Mercury Public Affairs began in 1999 as a decidedly Republican shop with connections to the RNC and politicians like John McCain and Mitt Romney, around 2013 it embarked on a mission to "diversify" -- meaning making the firm "more bipartisan and full-service."  Mike DuHaime joined the firm in 2009, first as a "managing director" but swiftly rising to partner.  Michael Soliman joined Mercury in 2013 and became a partner in 2016.  Mo Butler joined as a "managing director" in 2016.  Mercury Public Affairs has 10 partners and 160 employees. 

Mercury Public Affairs is itself a subsidiary of an even larger international firm that handles the image-making for Russian President Vladimir Putin, receiving credit for, among other accomplishments, getting Putin's face on the cover of Time magazine -- as the "Person of the Year" for 2007.  Omnicom purchased Mercury in 2003.

Mercury Public Affairs has 18 offices worldwide -- including London; Mexico City; Washington, DC; New York; and Westfield, New Jersey.  The New Jersey offices (a satellite operates out of Trenton) of Mercury are the haunt of Messrs. DuHaime, Soliman, Butler, and other connected operatives like newspaperman Darryl Isherwood (former top political reporter for the Star-Ledger and editor of PolitickerNJ), and "Christie campaign vet" Mark Mowers.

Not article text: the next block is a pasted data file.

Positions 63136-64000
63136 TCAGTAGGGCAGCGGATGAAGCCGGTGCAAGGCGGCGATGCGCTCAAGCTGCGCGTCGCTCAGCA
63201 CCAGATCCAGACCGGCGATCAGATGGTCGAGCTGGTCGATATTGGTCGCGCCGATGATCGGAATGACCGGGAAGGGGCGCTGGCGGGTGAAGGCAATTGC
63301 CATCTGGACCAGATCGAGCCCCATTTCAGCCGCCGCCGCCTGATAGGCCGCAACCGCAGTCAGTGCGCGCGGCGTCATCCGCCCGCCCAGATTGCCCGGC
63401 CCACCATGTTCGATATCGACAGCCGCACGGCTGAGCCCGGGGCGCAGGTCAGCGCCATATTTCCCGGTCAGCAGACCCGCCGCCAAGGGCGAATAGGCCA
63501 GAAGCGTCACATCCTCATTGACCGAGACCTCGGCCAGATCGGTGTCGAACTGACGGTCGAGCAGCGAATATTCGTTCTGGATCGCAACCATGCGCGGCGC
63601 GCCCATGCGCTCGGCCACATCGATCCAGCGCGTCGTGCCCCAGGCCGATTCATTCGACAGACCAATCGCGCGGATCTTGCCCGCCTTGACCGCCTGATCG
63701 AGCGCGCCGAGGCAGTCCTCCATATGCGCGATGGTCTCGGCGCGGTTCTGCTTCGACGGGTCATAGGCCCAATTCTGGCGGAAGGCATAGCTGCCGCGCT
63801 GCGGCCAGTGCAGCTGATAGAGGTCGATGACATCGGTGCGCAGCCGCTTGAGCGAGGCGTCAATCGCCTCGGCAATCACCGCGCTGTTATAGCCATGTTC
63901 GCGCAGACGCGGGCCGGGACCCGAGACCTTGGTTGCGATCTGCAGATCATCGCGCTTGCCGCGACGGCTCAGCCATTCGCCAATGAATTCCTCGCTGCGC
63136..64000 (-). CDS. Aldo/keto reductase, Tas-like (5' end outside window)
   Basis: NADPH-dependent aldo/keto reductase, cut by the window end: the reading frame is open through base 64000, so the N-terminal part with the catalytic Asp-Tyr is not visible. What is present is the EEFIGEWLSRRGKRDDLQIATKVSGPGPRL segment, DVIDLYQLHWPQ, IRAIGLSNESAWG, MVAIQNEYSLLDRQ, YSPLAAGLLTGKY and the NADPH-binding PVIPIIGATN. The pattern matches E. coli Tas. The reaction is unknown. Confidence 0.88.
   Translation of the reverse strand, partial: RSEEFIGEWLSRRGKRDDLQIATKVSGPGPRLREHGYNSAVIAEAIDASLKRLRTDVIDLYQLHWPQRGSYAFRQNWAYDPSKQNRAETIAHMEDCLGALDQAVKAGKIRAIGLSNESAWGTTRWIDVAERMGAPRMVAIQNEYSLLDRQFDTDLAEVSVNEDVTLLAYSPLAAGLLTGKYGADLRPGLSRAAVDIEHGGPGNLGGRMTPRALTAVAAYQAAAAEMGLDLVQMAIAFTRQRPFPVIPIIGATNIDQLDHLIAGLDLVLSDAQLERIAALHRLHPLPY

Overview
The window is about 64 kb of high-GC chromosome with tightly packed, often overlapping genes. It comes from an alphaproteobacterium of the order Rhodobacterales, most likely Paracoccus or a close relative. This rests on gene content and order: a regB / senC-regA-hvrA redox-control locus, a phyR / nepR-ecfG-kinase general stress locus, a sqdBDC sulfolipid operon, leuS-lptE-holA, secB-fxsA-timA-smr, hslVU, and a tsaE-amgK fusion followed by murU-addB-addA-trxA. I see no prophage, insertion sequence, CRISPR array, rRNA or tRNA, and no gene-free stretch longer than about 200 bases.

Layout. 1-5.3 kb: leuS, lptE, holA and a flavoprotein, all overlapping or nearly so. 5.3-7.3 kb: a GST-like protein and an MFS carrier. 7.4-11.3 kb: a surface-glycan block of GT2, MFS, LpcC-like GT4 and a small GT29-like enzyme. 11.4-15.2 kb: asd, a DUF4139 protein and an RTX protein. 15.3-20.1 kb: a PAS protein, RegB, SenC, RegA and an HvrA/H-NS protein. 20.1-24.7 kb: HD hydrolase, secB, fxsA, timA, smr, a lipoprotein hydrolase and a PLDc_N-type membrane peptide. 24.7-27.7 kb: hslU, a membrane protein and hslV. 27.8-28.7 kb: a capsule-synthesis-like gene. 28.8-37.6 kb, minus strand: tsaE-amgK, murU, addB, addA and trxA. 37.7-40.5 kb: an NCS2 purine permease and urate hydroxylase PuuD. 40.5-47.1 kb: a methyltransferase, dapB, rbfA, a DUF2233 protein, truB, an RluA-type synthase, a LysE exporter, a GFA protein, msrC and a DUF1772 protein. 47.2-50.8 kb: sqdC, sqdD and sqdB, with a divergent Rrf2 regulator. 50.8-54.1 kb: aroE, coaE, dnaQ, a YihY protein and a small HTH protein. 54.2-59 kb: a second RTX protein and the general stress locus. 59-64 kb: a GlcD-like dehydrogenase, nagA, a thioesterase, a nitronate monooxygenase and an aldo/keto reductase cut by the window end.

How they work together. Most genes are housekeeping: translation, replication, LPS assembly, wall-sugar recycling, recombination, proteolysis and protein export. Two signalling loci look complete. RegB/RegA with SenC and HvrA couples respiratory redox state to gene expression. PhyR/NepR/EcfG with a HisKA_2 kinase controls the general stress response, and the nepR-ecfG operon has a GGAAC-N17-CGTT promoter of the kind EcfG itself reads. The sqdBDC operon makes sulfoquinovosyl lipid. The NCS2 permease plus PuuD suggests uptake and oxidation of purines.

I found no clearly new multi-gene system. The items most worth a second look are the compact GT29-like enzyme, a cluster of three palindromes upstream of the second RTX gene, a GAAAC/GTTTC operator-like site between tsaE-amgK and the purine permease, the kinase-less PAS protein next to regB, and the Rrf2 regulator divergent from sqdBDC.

In January 2015, Michael Soliman registered with the United States Justice Department, pursuant to the Foreign Agents Registration Act of 1938, as a person representing the Embassy of the State of Qatar.  You must have read about Qatar in the news...Amnesty International has accused Qatar of being complicit in human trafficking and modern-day slavery.  Yes, slavery.  In fact, the United Nations gave Qatar one year "to end migrant worker slavery" or face an international investigation.